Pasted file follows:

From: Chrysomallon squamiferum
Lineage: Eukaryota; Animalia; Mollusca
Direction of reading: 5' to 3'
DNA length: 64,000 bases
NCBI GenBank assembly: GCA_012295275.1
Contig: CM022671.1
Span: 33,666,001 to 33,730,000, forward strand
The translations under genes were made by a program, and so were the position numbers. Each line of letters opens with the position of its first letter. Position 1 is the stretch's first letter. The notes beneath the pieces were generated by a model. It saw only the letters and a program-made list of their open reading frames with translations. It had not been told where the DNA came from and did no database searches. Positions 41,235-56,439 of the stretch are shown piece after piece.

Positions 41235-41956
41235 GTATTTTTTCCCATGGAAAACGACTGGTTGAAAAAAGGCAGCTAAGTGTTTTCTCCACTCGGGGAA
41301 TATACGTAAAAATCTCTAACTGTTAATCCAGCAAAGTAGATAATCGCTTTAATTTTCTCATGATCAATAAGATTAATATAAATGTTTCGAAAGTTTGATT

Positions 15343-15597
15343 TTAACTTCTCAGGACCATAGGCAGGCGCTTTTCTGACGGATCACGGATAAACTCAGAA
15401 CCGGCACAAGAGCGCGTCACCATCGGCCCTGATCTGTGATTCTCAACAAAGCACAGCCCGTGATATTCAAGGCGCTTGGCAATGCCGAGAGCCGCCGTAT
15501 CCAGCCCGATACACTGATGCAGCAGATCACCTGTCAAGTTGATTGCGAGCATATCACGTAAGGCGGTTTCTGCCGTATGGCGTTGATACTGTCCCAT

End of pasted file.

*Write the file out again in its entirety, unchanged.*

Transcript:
From: Chrysomallon squamiferum
Lineage: Eukaryota; Animalia; Mollusca
Direction of reading: 5' to 3'
DNA length: 64,000 bases
NCBI GenBank assembly: GCA_012295275.1
Contig: CM022671.1
Span: 33,666,001 to 33,730,000, forward strand
The translations under genes were made by a program, and so were the position numbers. Each line of letters opens with the position of its first letter. Position 1 is the stretch's first letter. The notes beneath the pieces were generated by a model. It saw only the letters and a program-made list of their open reading frames with translations. It had not been told where the DNA came from and did no database searches. Positions 41,235-56,439 of the stretch are shown piece after piece.

Positions 41235-41956
41235 GTATTTTTTCCCATGGAAAACGACTGGTTGAAAAAAGGCAGCTAAGTGTTTTCTCCACTCGGGGAA
41301 TATACGTAAAAATCTCTAACTGTTAATCCAGCAAAGTAGATAATCGCTTTAATTTTCTCATGATCAATAAGATTAATATAAATGTTTCGAAAGTTTGATT

Positions 15343-15597
15343 TTAACTTCTCAGGACCATAGGCAGGCGCTTTTCTGACGGATCACGGATAAACTCAGAA
15401 CCGGCACAAGAGCGCGTCACCATCGGCCCTGATCTGTGATTCTCAACAAAGCACAGCCCGTGATATTCAAGGCGCTTGGCAATGCCGAGAGCCGCCGTAT
15501 CCAGCCCGATACACTGATGCAGCAGATCACCTGTCAAGTTGATTGCGAGCATATCACGTAAGGCGGTTTCTGCCGTATGGCGTTGATACTGTCCCAT